Whenever I go on a trip or to a seminar I always look back at my notes/thoughts and write up my take aways. Some of the stuff I publish on this blog, some I never do anything with. A few weeks ago I spent 10 days down in Scottsdale, AZ with the professional track and field organization called ALTIS.
ALTIS is where professional track and field athletes (mostly sprinters/jumpers/throwers) come to live, train, get high level coaching and high level therapy year round. They make a living as an athlete. They travel the world competing on the track. Most will be competing for their country at the Olympics (hopefully). ALTIS isn't just for Americans. Any country or athlete that qualifies can come train. While I was there athletes from China, South Africa, Canada, Korea, Germany, Scotland, England, Australia, Ivory Coast and I'm sure a few others were there living and training.
First, some impressions. There isn't magic formulas and secret workouts. It's often assumed because someone is elite, that they do special "stuff." In fact, if you were to write it down on paper it would be somewhat boring "Really, this is it?"
When you step back you can see the beauty in the basics. Mastery. They master the basics. They master drills, they master posture, they master the boring. They sleep well. Hydrate well. Eat well. Bring enthusiasm and joy to the workplace (track) They listen well....and do it day after day.
There aren't secrets. Successful people and organizations don't have secrets. In fact, ALTIS offers clinics all the time that allow coaches and therapist come and watch and learn exactly what they do. Day in and day out. The programming and coaching is simply smart.
I think often times athletes get injured when they or there coach over reach (over complicate) their progressions/workouts. Probably the notion that mental toughness can be achieved by physical beat downs still exist in the college track scene. Running to get tired. If being tired meant you got better, I'd be world class athlete from my chasing my 2 kids around. Smart training, done consistently.
2nd, some questions I have received.
Can someone if they work hard enough become that fast? Quite simply, no! To have the ability to run 9.9 in the 100m is a God given genetic talent. Does that mean they don't have to work that hard to do it? Absolutely not. Just because you have the ability doesn't mean it will happen. Years and years of training and hard work on top of unique talent is what it takes.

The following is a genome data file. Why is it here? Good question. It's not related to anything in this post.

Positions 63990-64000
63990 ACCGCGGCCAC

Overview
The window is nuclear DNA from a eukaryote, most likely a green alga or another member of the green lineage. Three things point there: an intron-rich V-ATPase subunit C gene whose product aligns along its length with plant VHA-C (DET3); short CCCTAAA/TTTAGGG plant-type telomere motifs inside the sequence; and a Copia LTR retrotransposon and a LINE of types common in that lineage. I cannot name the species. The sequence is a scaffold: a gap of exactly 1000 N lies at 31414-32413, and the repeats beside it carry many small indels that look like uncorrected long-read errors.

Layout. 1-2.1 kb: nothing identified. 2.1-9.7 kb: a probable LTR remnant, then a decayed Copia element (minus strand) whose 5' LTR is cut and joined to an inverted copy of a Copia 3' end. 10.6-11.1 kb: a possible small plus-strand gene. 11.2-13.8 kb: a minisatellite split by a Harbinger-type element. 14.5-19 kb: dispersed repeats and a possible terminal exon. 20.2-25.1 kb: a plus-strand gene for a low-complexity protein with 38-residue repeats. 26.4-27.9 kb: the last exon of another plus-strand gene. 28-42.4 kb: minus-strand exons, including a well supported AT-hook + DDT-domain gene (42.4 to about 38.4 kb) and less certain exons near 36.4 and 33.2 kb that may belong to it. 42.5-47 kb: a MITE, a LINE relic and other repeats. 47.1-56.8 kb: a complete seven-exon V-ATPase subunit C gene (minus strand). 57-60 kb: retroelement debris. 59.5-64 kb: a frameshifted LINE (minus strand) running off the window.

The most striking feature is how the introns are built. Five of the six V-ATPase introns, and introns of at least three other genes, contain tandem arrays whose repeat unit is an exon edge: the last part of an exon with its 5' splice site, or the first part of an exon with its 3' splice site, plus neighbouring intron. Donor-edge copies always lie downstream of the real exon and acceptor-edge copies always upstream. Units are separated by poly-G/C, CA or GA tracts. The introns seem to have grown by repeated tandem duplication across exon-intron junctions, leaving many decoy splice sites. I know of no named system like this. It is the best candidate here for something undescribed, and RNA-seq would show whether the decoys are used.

Is it a lot different working with elite athletes vs the average joe? Honestly, no. Anatomy is anatomy. Histology is histology. Joints move and muscles contract. Fascia transmits. Humans respond to load and fatigue. The nervous system is the same. What is different is sometimes the quality of muscle tissue. They have taken better care of themselves. This lends to faster recovery. But, the same attention to detail goes into treating an average joe as goes into treating the elite sprinter.
If you had to do it all over again, would you do the same educational path? A lot of the work I do isn't traditional chiropractic in the truest sense. There are PT's that adjust. I consider myself a strength coach that adjusts joints and treats connective tissue and makes everything play nice. I doubt if I would need a Chiropractic license to do the exact stuff I do today, but I also don't think I would have been afforded the opportunities that I was presented with without it. Catch 22. (PS..I'm glad I went to school)
Take aways. Start today on getting better at the basics. Being around Olympians and Elite athletes you can't help but feel the urge to get better. Today is the first day of Spring. Pick something in every area of your life to improve on and commit to doing it every day. Walk 10 minutes. Do 50 push ups. Read (study) for 20 min on a topic in your field. Write a paragraph. Eat 3 more vegetables. Save 10 dollars. Get 8 more minutes of sleep tonight. Drink 2 more glasses of water. Start becoming a master of the basics. That is the path to an Elite life.